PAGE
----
National Lecture Program

AIA Lecturer: Jon Frey

Affiliation: Michigan State University

Jon Frey is Associate Professor of Classical Studies at Michigan State University, and holds his degrees from the University of California at Berkeley (Ph.D.), and Ohio State University.  His research interests include architectural re-use (spolia), the archaeology and history of later Roman Greece, and the ancient perception and reception of monuments.  He is the Director of the Michigan State University Excavations at Isthmia, a project he has been involved in since 2006.  His current publications include “Spolia and the ‘Victory of Christianity,’” in B. Caraher and D. Pettegrew, eds. The Oxford Handbook of Early Christian Archaeology.


While the “digital revolution” in archaeology holds much promise for the way we conduct and share our research, the transition to electronically enhanced research methods is much easier for newer projects that were “born digital.”  Yet at many excavations with longer histories of fieldwork, migrating older paper and film-based forms of documentation into digital formats is a much more difficult challenge.  This presentation describes the Archaeological Resource Cataloging System (ARCS), an NEH funded project that has been developed since 2010 as an open source tool to assist archaeological projects with legacy data to share the contents of their archives with researchers via the Internet. Discussion focuses on the history of the project, the resulting software and the lessons learned about “going digital” in archaeology.

Short bibliography and/or website on lecture topic:

Frey, J.M. “The ARCS Project: A ‘Middle Range’ Approach to Digitized Archaeological Records,” in Proceedings of the 10th International Congress On The Archaeology Of The Ancient Near East (Harrassowitz Verlag), forthcoming.

Frey, J.M., T.E. Gregory and L. Tzortzopoulou-Gregory. “The Archaeological Resource Cataloging System (ARCS): A Better Way of Working with Digital Archives,” Across Space and Time: Computer Applications and Quantitative Methods in Archaeology (CAA).  Proceedings of the 41st International Conference, Perth, March 25-8, edited by A. Traviglia. 2015

In addition to being one of the most recognizable monuments at the site, the Roman Bath at Isthmia in Greece continues to yield surprising discoveries.  Excavations in the 1960s through the 1980s revealed not only the 2nd c. CE structure but also parts of an earlier Greek-period pool of impressive dimensions—a fitting monument at a Sanctuary of Poseidon. Most recently, a re-investigation of the excavated material and associated documentation has revealed the presence of a third structure that fits in time between the other two.  This presentation discusses these buildings by focusing on the discovery in this location of tegula mammata—a peculiar type of tile used in heating systems in Roman-style baths prior to the adoption of the more common tubulus. These artifacts provide evidence for changes both to Roman building practices of the 1st c. CE and to the athletic sanctuary as Romans from the re-founded colony of Corinth returned to Isthmia with their own unique needs and expectations.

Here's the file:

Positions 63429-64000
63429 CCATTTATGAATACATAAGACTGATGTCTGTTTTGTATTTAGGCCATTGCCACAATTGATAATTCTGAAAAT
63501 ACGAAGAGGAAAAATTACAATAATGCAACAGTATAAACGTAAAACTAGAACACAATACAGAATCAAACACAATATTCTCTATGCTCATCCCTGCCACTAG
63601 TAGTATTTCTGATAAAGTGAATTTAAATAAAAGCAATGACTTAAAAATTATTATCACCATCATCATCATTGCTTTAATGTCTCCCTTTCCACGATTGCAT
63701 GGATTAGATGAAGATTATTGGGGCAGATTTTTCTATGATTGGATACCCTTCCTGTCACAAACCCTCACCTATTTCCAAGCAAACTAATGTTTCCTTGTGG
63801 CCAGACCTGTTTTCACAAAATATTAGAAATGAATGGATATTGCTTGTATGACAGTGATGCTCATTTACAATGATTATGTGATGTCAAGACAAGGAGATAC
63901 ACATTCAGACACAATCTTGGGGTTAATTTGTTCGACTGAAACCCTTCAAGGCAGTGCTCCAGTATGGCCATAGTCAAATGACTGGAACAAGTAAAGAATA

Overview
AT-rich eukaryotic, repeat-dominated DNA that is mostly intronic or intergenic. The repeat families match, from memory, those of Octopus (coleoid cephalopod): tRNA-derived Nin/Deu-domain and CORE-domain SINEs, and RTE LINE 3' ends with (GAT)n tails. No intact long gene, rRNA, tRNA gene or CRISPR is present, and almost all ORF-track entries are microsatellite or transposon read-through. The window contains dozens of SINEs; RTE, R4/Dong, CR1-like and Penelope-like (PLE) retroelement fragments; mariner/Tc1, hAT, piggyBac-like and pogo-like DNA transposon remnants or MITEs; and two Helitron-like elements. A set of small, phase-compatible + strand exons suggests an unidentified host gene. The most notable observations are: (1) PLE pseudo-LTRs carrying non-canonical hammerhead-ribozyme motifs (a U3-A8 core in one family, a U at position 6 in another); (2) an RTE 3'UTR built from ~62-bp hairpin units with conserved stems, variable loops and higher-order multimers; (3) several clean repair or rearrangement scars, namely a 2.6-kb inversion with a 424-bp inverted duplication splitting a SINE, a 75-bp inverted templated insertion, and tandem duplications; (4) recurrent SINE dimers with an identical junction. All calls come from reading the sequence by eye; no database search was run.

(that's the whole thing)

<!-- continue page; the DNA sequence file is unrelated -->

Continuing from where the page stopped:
Short bibliography and/or website on lecture topic:

Frey, J.M. and T.E. Gregory. “Old Excavations, New Interpretations:  The 2008-2013 Seasons of the Ohio State University Excavations at Isthmia,” Hesperia 85.3 (2016)

Once the mainstay of archaeological investigation, “pick and shovel” excavation is quickly becoming too expensive and difficult for most projects to carry out on a regular basis. While many archaeologists have turned to field survey as an alternative, there is a third option—the archaeology of the archive. Using the Ohio State University Excavations at Isthmia as an example, this talk argues for a return to the enormous quantity of material and evidence that is held in storage room and project archives throughout the Mediterranean. At Isthmia, archival research has shown that excavations conducted in different locations in the lower sanctuary over a short period of time in the 1960s and 1970s failed to recognize similar artifacts and architectural features. When accurately identified and seen as a whole, these findings yield compelling evidence for the existence of an overall organizational plan for the site in the Roman period centered on a large colonnaded courtyard similar in many respects to the gymnasia at Olympia and Delphi.

Short bibliography and/or website on lecture topic:

Frey, J.M. and T.E. Gregory. “Old Excavations, New Interpretations:  The 2008-2013 Seasons of the Ohio State University Excavations at Isthmia,” Hesperia 85.3 (2016)

Largely overlooked in the various studies of the site since the early 1900s, a partially preserved row of Archaic period columns marking the western limit of the upper forum at Corinth holds much potential to reveal the architectural history of the site in the time following the refounding of the city as a Roman colony in 44 BC.  This talk explores the physical evidence of the colonnade, which may be seen as a remarkably early example of architectural spoliation.  Moreover, if as has been frequently stated in publications, these columns were originally located within the cella of the nearby Archaic temple, we must re-evaluate the temple’s original appearance as well as the degree of its destruction in the sack of the city in 146BC.

Short bibliography and/or website on lecture topic:

Frey, J. M. “The Archaic Colonnade at Ancient Corinth:  A Case of Early Roman Spolia,” American Journal of Archaeology 119.2 (2015)


See Jon Frey's work in the American Journal of Archaeology.

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